Movie Review ~ The Lesson

The Facts:

Synopsis: An aspiring writer becomes a tutor for the family of literary giant J.M. Sinclair. But soon, it’s clear that his idol harbors secrets, lies, and a dark past not even the most imaginative writer could begin to fathom.
Stars: Richard E. Grant, Julie Delpy, Daryl McCormack, Stephen McMillan, Crispin Letts
Director: Alice Troughton
Rated: R
Running Length: 103 minutes
TMMM Score: (7/10)
Review: Often, the setting where you can see a movie plays a part in how much you can enjoy it. I was fortunate to see the new thriller The Lesson on an afternoon when the sky suddenly turned dark and hazy, hinting that a summer shower was coming. It stayed that way for most of the film, with the torrential rain only arriving as it rounded the corner into its final act. That went a long way in setting the mood for what is, on the surface, a workmanlike (if expertly skilled) British manor house thriller which doesn’t so much quicken the pulse of its viewers to radical heights as it does keep it on a steady pace of engagement as it dives deeper into dark waters.

A framing device (which might remind you of a certain recent Cate Blanchett Oscar-nominated film) introduces us to author Liam Sommers (Daryl McCormack, Pixie), who is being asked about his new novel and its inspiration. Taking a breath, he moves to talk, and we are brought back to an earlier time when he was a struggling writer who would take the occasional side gig as a tutor to pay his bills while finishing his long-gestating first novel. Though set up with another assignment, his work thinks he’ll want to take this new client on. 

The son of famed author J.M. Sinclair (Richard E. Grant, Persuasion) needs help preparing for his final exams that will secure his future at an esteemed University. Bertie (Stephen McMillan, Boiling Point) isn’t thrilled about the prospect of being attended to by another tutor, but his mother, Hélène (Julie Delpy, Avengers: Age of Ultron), insists, letting Liam know in no uncertain terms that Bertie’s acceptance into this University must be achieved at any cost. Though the dismissive J.M. is barely involved in Bertie’s day-to-day education, consumed with work on his much-anticipated new book, is it a coincidence that Hélène chose Liam for this live-in role? Especially considering Liam wrote a paper on J.M. in college and viewed him highly for his modern prose and bestselling novels?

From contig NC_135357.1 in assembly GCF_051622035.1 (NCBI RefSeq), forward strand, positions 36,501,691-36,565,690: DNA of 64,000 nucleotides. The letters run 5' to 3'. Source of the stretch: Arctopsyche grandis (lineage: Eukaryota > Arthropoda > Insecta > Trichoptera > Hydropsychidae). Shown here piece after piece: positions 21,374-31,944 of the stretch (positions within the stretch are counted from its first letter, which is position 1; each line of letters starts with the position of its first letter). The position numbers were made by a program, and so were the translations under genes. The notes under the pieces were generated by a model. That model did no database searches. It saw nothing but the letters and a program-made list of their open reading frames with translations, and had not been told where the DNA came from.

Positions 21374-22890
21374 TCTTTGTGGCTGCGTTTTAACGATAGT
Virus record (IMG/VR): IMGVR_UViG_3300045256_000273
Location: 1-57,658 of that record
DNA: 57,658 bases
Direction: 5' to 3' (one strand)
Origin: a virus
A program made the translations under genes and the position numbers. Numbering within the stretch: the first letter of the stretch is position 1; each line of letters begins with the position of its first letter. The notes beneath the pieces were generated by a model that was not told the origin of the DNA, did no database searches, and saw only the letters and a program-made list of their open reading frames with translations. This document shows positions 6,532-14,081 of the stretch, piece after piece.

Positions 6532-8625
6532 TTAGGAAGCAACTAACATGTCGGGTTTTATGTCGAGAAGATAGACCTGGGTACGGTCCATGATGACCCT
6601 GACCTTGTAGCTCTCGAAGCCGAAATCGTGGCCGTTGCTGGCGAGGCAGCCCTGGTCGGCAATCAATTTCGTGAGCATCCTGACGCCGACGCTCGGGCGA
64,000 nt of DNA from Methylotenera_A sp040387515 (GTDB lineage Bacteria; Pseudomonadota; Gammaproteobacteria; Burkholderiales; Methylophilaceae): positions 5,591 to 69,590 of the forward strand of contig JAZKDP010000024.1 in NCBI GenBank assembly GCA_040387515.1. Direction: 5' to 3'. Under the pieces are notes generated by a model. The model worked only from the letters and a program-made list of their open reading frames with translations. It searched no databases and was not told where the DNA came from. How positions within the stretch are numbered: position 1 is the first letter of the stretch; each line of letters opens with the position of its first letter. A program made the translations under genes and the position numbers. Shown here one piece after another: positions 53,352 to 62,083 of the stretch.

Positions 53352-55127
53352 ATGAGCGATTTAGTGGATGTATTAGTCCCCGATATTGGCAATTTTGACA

Putting his desire for J.M. to read his work and his respect for the fussy novelist aside, Liam attempts to do what he can with Bertie, but he’s unknowingly walked into a family still in crisis after the loss of Bertie’s older brother. Drowned in the pond behind their elegant home, the Sinclairs rarely speak of the boy, but his presence looms large over their lives. The longer Liam stays in the guest quarters and sees the cracks in each persona firsthand, the more he begins to suspect he’s been hired (and asked to stay) for far more reasons beyond formal studies. Reasons that become more sinister the closer he gets to fiction vs. reality.

Spearheaded by a director and writer both making their feature film debuts, The Lesson benefits from a natural ease absent of great pretension. Stories about stuffy authors and a stately manse with secrets can tend toward the overheated, but screenwriter Alex MacKeith and director Alice Troughton mostly steer clear of those pitfalls. Sure, the framing device feels a bit ham-handed and doesn’t need to be there because it gives the film an unnecessary point we know we’ll circle back to. Yet the meat of the story and the performances found there are often riveting.

Coming off good notices for 2022’s Good Luck to You, Leo Grande, McCormick turns in another appealing performance, never showing his cards too far in advance. That makes his scenes with Grant have an authentic crackle, with both actors facing off nicely in increasingly passive-aggressive exchanges. While I wouldn’t say she’s been continually underrated, Delpy has been decidedly just outside Hollywood’s radar throughout her career. While she’s been in a bevy of celebrated films (receiving two Oscar nominations for writing 2005’s Before Sunset and 2014’s Before Midnight) and ventured into directing, her acting is still the core of her talent, and work like The Lesson reinforces why she’s one of the best.

Though MacKeith and Troughton throw a few sly twists into the final stretch, the lesson of The Lesson will not be anything that knocks the socks off mystery fans. It reveals itself to be well-plotted and even more well-intentioned but lacks a particular extra kick that would truly ensnare fans of a complex mystery. Even so, it’s so sharply made and performed that you shouldn’t pass it up, especially if a rainy day presents itself.

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